Christian History Project. This site contains the text of 12 volumes on the history of mankind over the last 2,000 years written from a 'collectively-denominational' Christian perspective.

Dromon Warship |
The fighting ships of a war-torn sea

Dromon Warship is drawn from Chapter Nine, beginning on page 236, of Volume Six, The Quest for the City of the twelve-volume historical series The Christians: Their First Two Thousand Years. If you would like to order this book please visit

The dromon was versatile, fast in battle, yet easily swamped in heavy weather, but nothing equaled the lithe-hulled Viking vessels at withstanding crashing waves

Dromon Warship - The fighting ships of a war-torn sea

Dromon Warship - The fighting ships of a war-torn sea

When Rome controlled the Mediterranean at the dawn of the Christian era, the great inland sea was a vast commercial highway, where ships hauling grain cargoes from African ports to the opposite coast grew ever larger. After the Muslim conquest of Syria, Palestine, Egypt, North Africa and Spain, however, the Mediterranean became a war zone for the next four centuries. Designed for fighting, not for commerce, ships grew smaller and faster and more maneuverable.

Chief among them was the dromon, portrayed in the sketch below and in the three at the top of the page opposite. Usually powered by both oars and sails, the dromon could make a steady four knots (roughly 4.5 miles per hour) under oars, in the frequent dead calms of summer. In battle it could make six to nine knots–for up to twenty minutes, before the oarsmen dropped exhausted. These were significant advantages. Its disadvantage lay in its short freeboard (i.e., the distance from gunwale to the waterline), which meant that it could easily be swamped in storms, and must therefore stay close to shore.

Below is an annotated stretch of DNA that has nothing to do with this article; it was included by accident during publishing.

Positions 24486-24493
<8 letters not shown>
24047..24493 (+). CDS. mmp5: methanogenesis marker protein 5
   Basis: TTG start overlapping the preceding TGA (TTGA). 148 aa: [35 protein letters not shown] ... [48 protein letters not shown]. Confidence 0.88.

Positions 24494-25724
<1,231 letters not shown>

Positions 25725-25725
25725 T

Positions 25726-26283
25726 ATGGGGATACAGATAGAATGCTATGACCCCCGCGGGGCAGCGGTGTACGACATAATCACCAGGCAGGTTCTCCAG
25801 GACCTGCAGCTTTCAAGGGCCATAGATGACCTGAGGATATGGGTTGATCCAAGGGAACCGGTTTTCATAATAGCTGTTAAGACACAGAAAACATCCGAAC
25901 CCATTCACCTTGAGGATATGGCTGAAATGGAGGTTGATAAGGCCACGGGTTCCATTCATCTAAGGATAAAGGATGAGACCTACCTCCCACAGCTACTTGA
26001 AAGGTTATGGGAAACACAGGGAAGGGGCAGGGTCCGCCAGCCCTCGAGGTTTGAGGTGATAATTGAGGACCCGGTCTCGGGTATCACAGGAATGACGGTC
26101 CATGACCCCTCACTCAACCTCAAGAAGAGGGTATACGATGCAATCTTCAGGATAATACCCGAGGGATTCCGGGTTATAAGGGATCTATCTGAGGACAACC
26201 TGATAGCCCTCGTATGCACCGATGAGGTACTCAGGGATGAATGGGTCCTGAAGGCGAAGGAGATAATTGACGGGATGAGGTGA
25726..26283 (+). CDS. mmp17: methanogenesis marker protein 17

Below is the double-mast Byzantine dromon used in the centuries-long conflict. The single-mast vessel (top right, opposite) is a Muslim craft, unusual in depending on sail alone. The bas-relief (top left, opposite) from the Leaning Tower at Pisa, Italy, dated between 1000 and 1150, is believed to be a Christian representation of two dromons delivering souls to the port of heaven. Beneath it is a bas-relief from the historic fortress town of Aigues-Mortes in France, fifty miles west of Marseilles. Note the bow deck for boarding enemy vessels.

Other occasional visitors to the Mediterranean included the lithe vessels of the Vikings (see chapter 4), although their true sphere of operation was the open Atlantic, where their relatively high freeboard enabled them to withstand ocean storms, and their flexible hulls could bend before the crashing of the waves. n

This is the end of the Dromon Warship category article drawn from Chapter Nine, beginning on page 236, of Volume Six, The Quest for the City. To continue reading more about Dromon Warship from The Christians, Their First Two Thousand Years we suggest experiencing the rest of the book, complete with hundreds of magnificent illustrations, by ordering it at